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Special> China's Tibet: Facts & Figures> Beijing Review Archives> 1973
UPDATED: May 8, 2008 NO. 6, 1973
Tibet's Veterinary Network

Reaching down to the people's communes, a veterinary network now covers Tibet's vast pastoral regions.

Besides the main veterinary stations in Lhasa and the five administrative areas, 70 of the 71 counties have established branch stations. Centres for the prevention and cure of livestock diseases have been set up in 145 districts under the counties, and every commune or hsiang (township) has its own part-time veterinarians. Over 3,000 veterinary workers of Tibetan or Han nationality are serving throughout the pastoral areas in the spirit of the policy of "putting prevention first and integrating prevention and cure."

All this has been a powerful impetus to developing livestock breeding throughout Tibet. The region as a whole now has twice the number of livestock as in 1959.

Before the democratic reforms in 1959, veterinary stations were few and far between. Only a very few existed in Lhasa, Shigatse and the Chamdo area. After the reforms, the Party and People's Government transferred much-needed veterinary personnel, medicines and medical equipment to Tibet from the interior and trained veterinarians from among the Tibetan people themselves. Sons and daughters of Tibetan peasants and herdsmen also were sent to study this science in other parts of China.

Now over 60 per cent of the veterinarians serving in the region are Tibetans. Paimatengchen, head of the veterinary station in Chungpa County which is a purely pastoral region on the wintry plateaus of western Tibet, is one of them. A member of the standing committee of the county Party committee and vice-chairman of the county revolutionary committee, he regularly goes to different pastures in the county in his professional capacity and uses these occasions to train local veterinary workers as well. Epidemic prevention in this county has been so effective that the number of livestock rose 150 per cent compared to 1960.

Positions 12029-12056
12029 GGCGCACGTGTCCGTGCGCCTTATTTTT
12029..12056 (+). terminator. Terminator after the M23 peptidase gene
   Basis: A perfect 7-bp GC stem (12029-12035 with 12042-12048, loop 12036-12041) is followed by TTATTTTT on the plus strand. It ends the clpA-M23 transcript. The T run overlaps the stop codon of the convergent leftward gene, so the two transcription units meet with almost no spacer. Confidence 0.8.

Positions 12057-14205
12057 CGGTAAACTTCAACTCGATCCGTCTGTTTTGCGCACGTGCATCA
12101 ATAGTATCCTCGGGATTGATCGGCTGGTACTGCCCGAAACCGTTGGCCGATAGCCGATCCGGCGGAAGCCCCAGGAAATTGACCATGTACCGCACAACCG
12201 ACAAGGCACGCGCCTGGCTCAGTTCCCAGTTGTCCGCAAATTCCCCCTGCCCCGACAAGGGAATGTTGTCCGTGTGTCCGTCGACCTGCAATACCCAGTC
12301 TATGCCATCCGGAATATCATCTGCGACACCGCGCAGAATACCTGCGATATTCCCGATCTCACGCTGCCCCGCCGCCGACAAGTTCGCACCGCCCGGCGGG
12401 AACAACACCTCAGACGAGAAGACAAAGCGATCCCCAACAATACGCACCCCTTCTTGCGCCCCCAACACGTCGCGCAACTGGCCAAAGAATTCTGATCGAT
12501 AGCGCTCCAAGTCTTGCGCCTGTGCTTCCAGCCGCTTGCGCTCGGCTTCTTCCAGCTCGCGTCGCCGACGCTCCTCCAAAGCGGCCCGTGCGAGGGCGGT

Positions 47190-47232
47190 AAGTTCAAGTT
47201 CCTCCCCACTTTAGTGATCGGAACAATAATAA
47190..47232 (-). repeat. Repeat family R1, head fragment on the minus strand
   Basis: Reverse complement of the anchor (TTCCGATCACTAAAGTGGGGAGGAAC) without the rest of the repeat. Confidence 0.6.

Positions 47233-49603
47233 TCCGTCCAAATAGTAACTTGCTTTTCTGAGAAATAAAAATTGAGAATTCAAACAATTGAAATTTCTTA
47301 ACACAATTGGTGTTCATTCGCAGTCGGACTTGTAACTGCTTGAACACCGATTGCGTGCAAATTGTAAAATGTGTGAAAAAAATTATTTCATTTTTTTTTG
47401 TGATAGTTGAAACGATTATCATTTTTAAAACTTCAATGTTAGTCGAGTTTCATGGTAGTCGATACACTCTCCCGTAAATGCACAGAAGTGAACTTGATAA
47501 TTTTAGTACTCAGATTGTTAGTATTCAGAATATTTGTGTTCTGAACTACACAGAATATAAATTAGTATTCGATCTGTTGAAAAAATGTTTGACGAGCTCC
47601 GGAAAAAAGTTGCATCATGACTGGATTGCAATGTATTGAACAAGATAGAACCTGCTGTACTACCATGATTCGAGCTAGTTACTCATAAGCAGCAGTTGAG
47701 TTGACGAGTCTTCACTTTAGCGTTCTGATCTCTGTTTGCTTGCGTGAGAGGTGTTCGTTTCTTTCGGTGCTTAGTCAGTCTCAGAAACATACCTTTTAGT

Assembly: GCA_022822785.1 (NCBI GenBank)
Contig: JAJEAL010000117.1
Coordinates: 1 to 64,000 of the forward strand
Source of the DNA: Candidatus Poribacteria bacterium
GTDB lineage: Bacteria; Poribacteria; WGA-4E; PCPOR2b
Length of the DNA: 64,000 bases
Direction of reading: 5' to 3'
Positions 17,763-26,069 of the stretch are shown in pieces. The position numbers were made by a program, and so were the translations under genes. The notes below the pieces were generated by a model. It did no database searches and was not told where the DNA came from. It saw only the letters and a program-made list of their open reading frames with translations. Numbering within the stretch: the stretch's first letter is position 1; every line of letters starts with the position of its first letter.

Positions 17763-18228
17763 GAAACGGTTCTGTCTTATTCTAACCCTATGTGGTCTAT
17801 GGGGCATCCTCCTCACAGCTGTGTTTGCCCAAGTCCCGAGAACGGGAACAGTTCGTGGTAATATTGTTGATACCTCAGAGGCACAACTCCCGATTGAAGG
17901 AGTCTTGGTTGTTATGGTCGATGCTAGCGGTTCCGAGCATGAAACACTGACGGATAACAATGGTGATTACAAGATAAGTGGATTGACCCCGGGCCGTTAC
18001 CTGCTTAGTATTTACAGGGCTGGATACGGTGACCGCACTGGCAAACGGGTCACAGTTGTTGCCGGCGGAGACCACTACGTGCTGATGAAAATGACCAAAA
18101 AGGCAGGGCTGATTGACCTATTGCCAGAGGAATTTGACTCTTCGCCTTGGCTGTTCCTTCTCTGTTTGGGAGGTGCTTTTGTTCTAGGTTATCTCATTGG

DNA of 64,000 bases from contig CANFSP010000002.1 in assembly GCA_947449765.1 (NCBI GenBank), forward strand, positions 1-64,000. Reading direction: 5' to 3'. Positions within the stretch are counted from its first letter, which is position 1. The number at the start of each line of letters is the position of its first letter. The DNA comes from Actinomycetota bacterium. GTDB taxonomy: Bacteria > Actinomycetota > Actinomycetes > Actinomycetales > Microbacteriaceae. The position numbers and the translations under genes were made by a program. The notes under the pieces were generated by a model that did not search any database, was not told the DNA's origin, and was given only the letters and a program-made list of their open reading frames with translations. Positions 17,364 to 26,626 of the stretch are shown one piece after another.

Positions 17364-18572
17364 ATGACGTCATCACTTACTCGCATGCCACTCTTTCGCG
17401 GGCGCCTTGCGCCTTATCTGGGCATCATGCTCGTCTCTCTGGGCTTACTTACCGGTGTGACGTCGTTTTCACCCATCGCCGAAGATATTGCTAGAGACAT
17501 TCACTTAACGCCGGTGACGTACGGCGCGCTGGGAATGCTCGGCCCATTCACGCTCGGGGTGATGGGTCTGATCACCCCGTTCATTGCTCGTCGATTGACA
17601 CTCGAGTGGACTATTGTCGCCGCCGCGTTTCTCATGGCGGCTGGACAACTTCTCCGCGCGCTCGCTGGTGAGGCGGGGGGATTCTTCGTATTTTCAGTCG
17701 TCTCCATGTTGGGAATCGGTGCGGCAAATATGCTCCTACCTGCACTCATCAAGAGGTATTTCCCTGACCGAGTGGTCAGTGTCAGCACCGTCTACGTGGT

Veterinarians of Han nationality from other parts of China also are doing fine work. Kung Ta-shi from Shanghai has become a familiar and well-loved figure in Tanghsiung County, where he has worked for over a dozen years. The local people elected him a standing committee member of the county Party committee and vice-chairman of the county revolutionary committee.

Another aspect of veterinary work which has had good results is the spreading of knowledge of the subject among the herdsmen and at the same time collecting from them folk prescriptions that use medicinal herbs and acupuncture.

Research workers in this branch of science often make the rounds of the pastoral regions to do research in the course of practice. They have found a number of cures for animal diseases common on the plateaus. Together with workers, they produced around 70 per cent of the vaccines used in the region last year.

(This article appears on page 31, No. 6, 1973)

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